Although methane production by Pi-starved bacterioplankton is a probable source of CH4 in Pi-deplete waters rich in MPn, there may be other CH4-producing biological pathways that bear consideration. For example, in the nitrate-deplete, Pi-replete waters of the central Arctic Ocean, an inverse correlation between CH4 and a common resource for bacterial carbon and sulphur, dimethylsulphoniopropionate (DMSP), was found27. In subsequent incubation experiments, when DMSP was added to the Arctic surface waters, CH4 was produced and α- and γ-proteobacteria increased in relative abundance27. From these results, Damm et al.27 hypothesized a type of ‘methylotrophic methanogenesis’ in which the methylated degradation products of DMSP (methanethiol in particular) act as a precursor for CH4 production. Although this is an intriguing possibility that may represent an alternate, and potentially significant, CH4 source in aerobic surface waters, the enzymes, pathways and organisms involved have not yet been identified. Further study of mechanisms of aerobic CH4 production in relationship to bacterial diversity and gene expression are needed to further unravel oceanic CH4 sources.


Organism source

Candidatus Pelagibacter ubique’ str. HTCC1062 (ref. 43) and Pelagibacterales sp. str. HTCC7211 (ref. 32) were revived from 10% glycerol stocks and propagated in artificial seawater medium for SAR11 (AMS1)39, without added Pi, but amended with pyruvate (100 μM), glycine (5 μM), methionine (5 μM), FeCl3 (1 μM), and vitamins (B1: 6 μM; B3: 800 nM; B5: 425 nM; B6: 500 nM; B7: 4 nM; B9: 4 nM; B12: 700 pM; Myo-inositol: 6 μM; 4-aminobenzoate: 60 nM). P sources were added as indicated through the main text.

Cultivation details

All cultures, except those describing CH4 production (described below), were grown in acid-washed and autoclaved polycarbonate flasks. Cultures were incubated at 20 °C with shaking at 60 r.p.m. under a 12-h light:12-h dark cycle. Light levels during the day were held at 140–180 μmol photons m−2 s−1. Cells for cell counts were stained with SYBR green I and counted with a Guava Technologies flow cytometer at 48–72 h intervals as described elsewhere44. The treatments for the alternate phosphate source utilization experiments were: no Pi addition (negative control), 1.0 μM Pi (as NaH2PO4; positive control), 1.0 μM phosphite (as NaPHO3·5H2O), 1.0 μM glucose 6-phosphate, 1.0 μM ribose 5-phosphate, 1.0 μM MPn, 1.0 μM 2-aminoethylphosphonic acid or 1.0 μM phosphoserine. All alternate phosphorus compounds were ≥98% pure.

Methane production from MPn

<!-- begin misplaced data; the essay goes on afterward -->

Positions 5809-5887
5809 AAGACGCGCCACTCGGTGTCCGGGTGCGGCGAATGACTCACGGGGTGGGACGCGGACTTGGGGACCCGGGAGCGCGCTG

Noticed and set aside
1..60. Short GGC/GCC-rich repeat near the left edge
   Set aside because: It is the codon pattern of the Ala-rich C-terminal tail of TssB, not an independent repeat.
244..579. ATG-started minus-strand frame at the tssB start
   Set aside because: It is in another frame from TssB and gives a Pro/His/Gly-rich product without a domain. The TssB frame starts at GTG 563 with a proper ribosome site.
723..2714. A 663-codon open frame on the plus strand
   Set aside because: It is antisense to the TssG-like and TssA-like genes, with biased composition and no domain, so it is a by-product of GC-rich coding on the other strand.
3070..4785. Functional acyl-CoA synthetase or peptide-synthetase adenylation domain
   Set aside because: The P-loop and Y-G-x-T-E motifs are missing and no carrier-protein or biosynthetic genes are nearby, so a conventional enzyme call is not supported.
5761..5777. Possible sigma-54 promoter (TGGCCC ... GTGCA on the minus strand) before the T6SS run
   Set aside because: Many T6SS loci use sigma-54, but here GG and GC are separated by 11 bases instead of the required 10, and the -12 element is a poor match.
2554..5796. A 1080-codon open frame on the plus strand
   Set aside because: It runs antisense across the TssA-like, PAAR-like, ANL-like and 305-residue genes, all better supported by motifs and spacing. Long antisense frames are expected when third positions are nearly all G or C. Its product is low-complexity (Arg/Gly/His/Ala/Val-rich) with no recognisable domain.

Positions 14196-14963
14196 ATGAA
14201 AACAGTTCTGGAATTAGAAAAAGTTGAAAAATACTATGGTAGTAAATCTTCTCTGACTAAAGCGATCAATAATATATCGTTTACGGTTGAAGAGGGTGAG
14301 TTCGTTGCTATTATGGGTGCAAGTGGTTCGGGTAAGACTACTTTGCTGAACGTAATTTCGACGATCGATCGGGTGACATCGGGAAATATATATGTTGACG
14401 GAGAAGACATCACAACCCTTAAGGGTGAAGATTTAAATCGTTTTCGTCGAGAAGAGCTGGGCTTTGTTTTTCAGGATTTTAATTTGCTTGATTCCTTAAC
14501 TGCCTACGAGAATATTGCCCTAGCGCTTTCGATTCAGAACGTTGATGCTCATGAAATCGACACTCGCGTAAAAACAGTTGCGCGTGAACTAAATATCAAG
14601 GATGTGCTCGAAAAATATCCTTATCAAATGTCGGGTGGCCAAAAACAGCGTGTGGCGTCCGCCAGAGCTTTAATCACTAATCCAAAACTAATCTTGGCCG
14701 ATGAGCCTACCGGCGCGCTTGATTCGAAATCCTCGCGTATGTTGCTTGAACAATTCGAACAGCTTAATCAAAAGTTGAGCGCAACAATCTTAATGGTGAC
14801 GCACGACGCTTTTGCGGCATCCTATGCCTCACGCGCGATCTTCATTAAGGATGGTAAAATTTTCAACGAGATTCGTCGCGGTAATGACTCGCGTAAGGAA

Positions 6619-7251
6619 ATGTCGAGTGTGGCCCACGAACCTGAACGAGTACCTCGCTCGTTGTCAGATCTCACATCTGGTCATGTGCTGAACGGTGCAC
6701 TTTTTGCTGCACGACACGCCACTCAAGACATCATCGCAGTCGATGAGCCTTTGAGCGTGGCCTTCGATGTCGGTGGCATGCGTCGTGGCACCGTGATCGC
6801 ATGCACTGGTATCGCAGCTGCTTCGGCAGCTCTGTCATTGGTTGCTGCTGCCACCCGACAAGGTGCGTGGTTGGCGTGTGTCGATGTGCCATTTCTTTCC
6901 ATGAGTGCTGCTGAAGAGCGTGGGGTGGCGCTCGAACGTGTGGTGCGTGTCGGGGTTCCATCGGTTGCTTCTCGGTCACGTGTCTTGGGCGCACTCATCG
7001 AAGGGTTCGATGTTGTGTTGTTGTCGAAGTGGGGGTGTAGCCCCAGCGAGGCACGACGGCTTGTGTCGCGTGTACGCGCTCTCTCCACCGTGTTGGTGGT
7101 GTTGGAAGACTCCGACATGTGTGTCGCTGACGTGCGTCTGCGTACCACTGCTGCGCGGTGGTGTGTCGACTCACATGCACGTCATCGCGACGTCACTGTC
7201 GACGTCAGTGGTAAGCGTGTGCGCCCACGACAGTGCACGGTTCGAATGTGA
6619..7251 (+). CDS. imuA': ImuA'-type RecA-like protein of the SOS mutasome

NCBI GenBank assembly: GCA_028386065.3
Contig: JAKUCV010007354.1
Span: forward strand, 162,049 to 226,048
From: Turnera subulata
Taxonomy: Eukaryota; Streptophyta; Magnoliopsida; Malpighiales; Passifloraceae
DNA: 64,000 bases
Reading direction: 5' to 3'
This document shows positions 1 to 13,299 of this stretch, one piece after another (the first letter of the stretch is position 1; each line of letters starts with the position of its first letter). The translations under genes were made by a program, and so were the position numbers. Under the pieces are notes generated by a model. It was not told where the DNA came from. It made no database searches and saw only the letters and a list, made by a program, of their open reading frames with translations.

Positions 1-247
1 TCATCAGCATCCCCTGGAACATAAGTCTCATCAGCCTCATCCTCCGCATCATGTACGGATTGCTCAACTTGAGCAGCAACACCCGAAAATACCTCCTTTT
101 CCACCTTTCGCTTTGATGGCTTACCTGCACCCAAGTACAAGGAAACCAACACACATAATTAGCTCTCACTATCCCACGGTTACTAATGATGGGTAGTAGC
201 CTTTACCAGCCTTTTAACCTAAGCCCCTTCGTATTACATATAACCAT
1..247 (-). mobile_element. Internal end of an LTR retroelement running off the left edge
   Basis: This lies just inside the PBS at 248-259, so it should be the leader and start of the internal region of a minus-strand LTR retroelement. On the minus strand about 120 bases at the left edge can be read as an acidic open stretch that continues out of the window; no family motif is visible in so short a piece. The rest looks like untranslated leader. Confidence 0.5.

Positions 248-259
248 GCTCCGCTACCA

Pelagibacterales sp. str. HTCC7211 cells, previously grown in media with MPn as the sole P source, were used to inoculate sterile, BSA-coated glass serum bottles containing growth media amended with 10 μM MPn as the sole P source. The negative control consisted of str. HTCC7211 cells, previously grown in media with Pi as the sole P source, as inoculum for sterile, BSA-coated serum bottles containing growth media amended with 10 μM Pi as the sole P source. Serum bottles (60 ml) were filled with 55 ml culture, leaving a 5-ml headspace, capped with Viton septa, crimped with aluminum seals and incubated horizontally in the conditions described in ‘Cultivation details.’ Cell counts for each treatment were obtained from single bottles used solely for cell counts.

CH4 in the headspace was measured by gas chromatography using a Shimadzu GC-8A gas chromatograph equipped with a column packed with Porapak N (80/100 mesh size) fitted with a flame ionization detector. In brief, 100 μl samples of headspace from each bottle were injected into the GC at a flow rate of 25 ml min−1 using ultrapure helium (He) as the carrier gas. Peaks were integrated using PeakSimple chromatography software ( Quantification of CH4 was accomplished by calibrating peak areas to the flame ionization detector response to a three-point calibration conducted at the beginning and end of the experiment using 100 μl injections of 100, 1,000 and 10,000 p.p.m. CH4 standards. The 1,000 and 10,000 p.p.m. standards were prepared from a 1% mixed gas standard containing CH4, ethane and ethylene. Replicates of the 100 p.p.m. standard were analysed alongside samples on each sampling day. Over the course of the experiment, the peak area for the 100 p.p.m. standard varied by <5% (coefficient of variation).